To conclude I see three reasons why the "taxes/bonds don't finance the government" rhetoric is helpful:
1- It is strictly true for the federal government (i.e. consolidation).
2- it brings to the forefront some lesser-known aspects of taxes and treasuries issuance: impacts on money market, role of central bank in fiscal policy, role of treasury in monetary policy.
3- It changes the narrative in terms of policy and political economy: government does not rely on the rich to finance itself, taxes should be set to remove the "bads" not to finance the government (e.g. one should not set tax rates on pollution with the goal of balancing the budget but with the goal of curbing pollution to whatever is considered appropriate, that may lead to much higher tax rates than what is needed to balance the budget), PAYGO is insane, one should focus on the real outcomes of government policies not the budgetary outcomes.
1. I think this is semantics.
2. Not sure how it helps in this regard.
3. I think all of these positions are defensible without the statement "taxes/bonds don't finance the government", so if this is the ultimate goal (and I think it should be), perhaps we should set aside semantic debates and focus on the real issues at hand.
ET: 1 is not semantic. I know you have in mind taxes as a means to leave resources to the government. MMT makes a clear difference between financial (ability to find the money) and resources constraint (ability to get the goods and services) as explained above. The financial constraint is highly relevant for non-monetarily sovereign governments so it should be noted and clearly separated from the real constraint. Too many policy discussions and decisions by policymakers operating under monetary sovereignty are based on an inexistent inability to find money and the imagined dear financial consequences of budgeting fiscal deficits. 2 helps to understand how monetary sovereignty is implemented in practice. On 3, yes focus on the real issues.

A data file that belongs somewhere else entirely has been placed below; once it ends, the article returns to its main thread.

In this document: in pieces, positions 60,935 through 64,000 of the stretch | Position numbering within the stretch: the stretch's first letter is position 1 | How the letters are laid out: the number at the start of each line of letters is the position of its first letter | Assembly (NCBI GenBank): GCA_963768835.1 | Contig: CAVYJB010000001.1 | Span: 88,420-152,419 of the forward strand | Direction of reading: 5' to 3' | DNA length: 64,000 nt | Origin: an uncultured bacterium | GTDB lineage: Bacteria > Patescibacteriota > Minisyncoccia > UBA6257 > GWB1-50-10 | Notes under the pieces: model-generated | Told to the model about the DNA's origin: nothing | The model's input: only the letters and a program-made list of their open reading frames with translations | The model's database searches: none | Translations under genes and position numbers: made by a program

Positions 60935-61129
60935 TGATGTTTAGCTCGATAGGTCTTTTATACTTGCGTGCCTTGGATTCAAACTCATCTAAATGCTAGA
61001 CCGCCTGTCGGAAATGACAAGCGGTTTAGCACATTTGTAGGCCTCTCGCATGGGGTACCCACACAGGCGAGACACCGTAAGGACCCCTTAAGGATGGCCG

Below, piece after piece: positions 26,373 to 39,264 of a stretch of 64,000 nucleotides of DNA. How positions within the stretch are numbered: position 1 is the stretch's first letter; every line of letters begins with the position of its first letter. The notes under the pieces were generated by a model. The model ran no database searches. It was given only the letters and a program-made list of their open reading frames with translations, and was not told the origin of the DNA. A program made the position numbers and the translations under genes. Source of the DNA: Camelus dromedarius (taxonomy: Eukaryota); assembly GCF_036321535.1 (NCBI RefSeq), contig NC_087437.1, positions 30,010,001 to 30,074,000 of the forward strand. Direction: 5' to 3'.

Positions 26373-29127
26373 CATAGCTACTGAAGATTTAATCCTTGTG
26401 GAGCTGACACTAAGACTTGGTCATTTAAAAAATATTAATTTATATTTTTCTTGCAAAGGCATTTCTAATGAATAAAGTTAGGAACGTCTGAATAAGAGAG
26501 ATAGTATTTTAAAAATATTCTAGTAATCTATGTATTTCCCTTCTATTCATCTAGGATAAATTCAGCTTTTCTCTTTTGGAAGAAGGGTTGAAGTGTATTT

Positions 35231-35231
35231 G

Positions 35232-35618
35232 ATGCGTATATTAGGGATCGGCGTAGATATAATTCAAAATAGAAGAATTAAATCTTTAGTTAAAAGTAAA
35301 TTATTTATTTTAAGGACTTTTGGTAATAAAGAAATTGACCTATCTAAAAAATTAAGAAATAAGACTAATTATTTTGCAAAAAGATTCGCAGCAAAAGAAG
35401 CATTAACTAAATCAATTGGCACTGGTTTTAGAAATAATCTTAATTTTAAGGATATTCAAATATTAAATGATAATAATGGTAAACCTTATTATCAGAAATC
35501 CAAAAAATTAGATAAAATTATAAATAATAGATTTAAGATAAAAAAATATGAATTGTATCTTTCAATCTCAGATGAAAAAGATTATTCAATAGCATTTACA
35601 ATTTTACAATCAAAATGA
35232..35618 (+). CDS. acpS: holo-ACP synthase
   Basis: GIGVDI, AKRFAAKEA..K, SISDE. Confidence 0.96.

DA: We agree on 3! Thank you for an interesting discussion, Eric. There's so much more to talk about, but let's leave that for another day.
ET: You are welcome and thank you too!
Great conversation. Here's just one thought.ReplyDelete
MMT benefits from the "20,000 foot view." They sometimes call this "the general case." That is, the theoretical entry point, or abstract model if you will, for understanding government is one that de-naturalizes the existing division of labor between the Treasury and Central Bank. From that model, you can get some crucial insights like the operational linkage between monetary and fiscal policy (eg. a government deficit for the day adds to bank reserves and decreases the interest rate, necessitating bond sales; or) that go totally overlooked when these are viewed as separate jobs.
Then, armed with that understanding, MMT compares specific features of real-world countries to see how they stack up against this "general case." However, if there doesn't turn out to be a material difference in the ultimate results, as there isn't in the US, then the additional detail in the "specific case" contributes nothing to most discussions of policy, and so becomes extraneous and distracting.